The relevant development criteria and schemata have evolved from historical and social practices [44]. The interpretation of social events is guided and constrained by prevailing rationales and assumptions that reflect the dominant ideology and how it is articulated in politics, economics, and social discourse [45]. For instance, Alam et al. [46] noted that natural resources were considered the single source that triggers development. They further argued that to exploit such an ideology, innovation of an “abstract concept”, namely money, was revolutionized, gradually coming to dominate the concept of economic development when profits became a goal in itself [47]. As time passed, the concept of natural resources as a primary or single source for development became obsolete since human resources are now regarded as a fundamental part of economic development. Hence, Vom Hau et al. [48] and Alam et al. [49] argued that human resources could transform both useable and non-useable natural resources for the benefit of humanity, which is what development should be about. However, Cozier [50] and Lozano et al. [51] claimed that development simply became a core aspect of international business and was at the mercy of modernization and commodification.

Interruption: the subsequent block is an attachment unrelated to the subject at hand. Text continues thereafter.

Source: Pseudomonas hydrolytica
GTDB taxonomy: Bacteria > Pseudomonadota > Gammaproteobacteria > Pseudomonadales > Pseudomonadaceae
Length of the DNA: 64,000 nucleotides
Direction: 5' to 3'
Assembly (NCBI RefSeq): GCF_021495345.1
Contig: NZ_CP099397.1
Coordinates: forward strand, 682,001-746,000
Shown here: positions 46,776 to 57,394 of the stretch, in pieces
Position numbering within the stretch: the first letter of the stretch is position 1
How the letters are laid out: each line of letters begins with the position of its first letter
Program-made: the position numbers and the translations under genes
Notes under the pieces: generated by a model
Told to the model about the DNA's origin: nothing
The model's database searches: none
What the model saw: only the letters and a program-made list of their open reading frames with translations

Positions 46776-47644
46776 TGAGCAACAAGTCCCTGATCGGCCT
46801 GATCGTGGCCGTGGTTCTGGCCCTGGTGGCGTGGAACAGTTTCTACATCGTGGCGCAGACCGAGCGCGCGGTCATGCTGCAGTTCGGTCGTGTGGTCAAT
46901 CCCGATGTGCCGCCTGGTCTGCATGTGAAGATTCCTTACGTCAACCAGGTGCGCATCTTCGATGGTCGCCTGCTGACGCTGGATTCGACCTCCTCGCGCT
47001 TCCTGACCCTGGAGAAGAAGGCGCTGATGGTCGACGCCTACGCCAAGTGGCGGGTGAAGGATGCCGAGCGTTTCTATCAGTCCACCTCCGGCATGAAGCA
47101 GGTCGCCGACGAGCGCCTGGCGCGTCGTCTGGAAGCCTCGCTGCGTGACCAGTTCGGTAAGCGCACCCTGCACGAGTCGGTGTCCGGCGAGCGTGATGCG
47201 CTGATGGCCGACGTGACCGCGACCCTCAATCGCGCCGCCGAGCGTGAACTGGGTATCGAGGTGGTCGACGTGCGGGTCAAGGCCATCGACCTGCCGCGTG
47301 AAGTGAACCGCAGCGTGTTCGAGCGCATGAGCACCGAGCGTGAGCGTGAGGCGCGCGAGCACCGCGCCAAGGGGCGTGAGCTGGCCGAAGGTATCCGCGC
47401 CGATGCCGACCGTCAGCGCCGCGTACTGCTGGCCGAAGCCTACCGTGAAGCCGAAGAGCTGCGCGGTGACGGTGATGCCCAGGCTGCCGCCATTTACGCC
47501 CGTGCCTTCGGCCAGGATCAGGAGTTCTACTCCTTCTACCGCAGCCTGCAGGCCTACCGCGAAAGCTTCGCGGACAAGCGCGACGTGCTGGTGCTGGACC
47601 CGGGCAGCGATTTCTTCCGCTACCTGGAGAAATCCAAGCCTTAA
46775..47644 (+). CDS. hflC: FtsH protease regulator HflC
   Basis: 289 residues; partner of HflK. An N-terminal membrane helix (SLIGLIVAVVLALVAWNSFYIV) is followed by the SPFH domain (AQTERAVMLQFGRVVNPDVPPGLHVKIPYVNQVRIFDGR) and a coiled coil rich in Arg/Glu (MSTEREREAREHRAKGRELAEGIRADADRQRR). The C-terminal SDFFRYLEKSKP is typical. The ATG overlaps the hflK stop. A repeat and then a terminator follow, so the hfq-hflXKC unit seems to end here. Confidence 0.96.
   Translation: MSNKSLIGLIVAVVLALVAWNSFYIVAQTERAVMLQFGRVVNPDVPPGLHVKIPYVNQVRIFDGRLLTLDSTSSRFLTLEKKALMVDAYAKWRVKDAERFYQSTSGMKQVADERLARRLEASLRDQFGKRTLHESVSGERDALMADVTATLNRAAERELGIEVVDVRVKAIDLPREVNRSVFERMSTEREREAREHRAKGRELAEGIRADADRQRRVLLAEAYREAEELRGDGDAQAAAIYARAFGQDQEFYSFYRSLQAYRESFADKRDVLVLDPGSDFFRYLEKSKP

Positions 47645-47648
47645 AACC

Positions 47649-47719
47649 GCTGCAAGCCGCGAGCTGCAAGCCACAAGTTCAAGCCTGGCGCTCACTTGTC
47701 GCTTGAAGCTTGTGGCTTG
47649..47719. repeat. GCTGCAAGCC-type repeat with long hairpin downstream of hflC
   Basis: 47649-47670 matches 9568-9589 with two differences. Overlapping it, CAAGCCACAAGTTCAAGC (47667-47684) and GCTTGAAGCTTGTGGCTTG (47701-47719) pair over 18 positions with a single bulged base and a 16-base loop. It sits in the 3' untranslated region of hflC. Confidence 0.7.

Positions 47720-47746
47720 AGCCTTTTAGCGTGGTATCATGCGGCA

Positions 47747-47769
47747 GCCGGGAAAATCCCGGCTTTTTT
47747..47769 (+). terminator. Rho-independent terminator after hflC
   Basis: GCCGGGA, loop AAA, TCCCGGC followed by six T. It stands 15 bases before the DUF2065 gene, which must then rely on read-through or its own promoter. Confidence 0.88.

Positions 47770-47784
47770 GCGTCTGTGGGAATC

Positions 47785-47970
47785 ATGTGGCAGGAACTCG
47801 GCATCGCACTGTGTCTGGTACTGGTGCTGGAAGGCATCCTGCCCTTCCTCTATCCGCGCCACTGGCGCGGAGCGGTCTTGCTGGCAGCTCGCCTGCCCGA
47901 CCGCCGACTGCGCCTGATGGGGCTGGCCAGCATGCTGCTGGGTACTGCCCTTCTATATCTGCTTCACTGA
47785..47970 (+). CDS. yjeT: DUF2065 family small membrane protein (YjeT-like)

Alam [52] argued that the concept of development had been experimented with in many paradigm transformations and could contradict the former explanation with the latter. Contemporary development, as it is now practiced, may threaten future definitions [41]. Economic development (i.e., capitalism) was considered the only form of progress for much of the nineteenth and twentieth centuries, as was modernization. Consequently, significant amounts of human resources were invested in ensuring that capitalist methods of production and ownership were maintained, subsequently leading to commodification [49].
It was later realized that such activities would have damaged our environment and natural sustainability if they went ahead unchallenged [46]. Moreover, this led to a belief in a sustainability crisis consciousness, where the new paradigm is branded sustainable development. To respond to this transition, the United Nations (UN) reworked the targets of the developmental agenda identified as SDGs (Sustainable Development Goals) in 2015. Since then, the concept of sustainable development has been considered an emerging and popular theme worldwide.

3. SDGs: Sustainable Education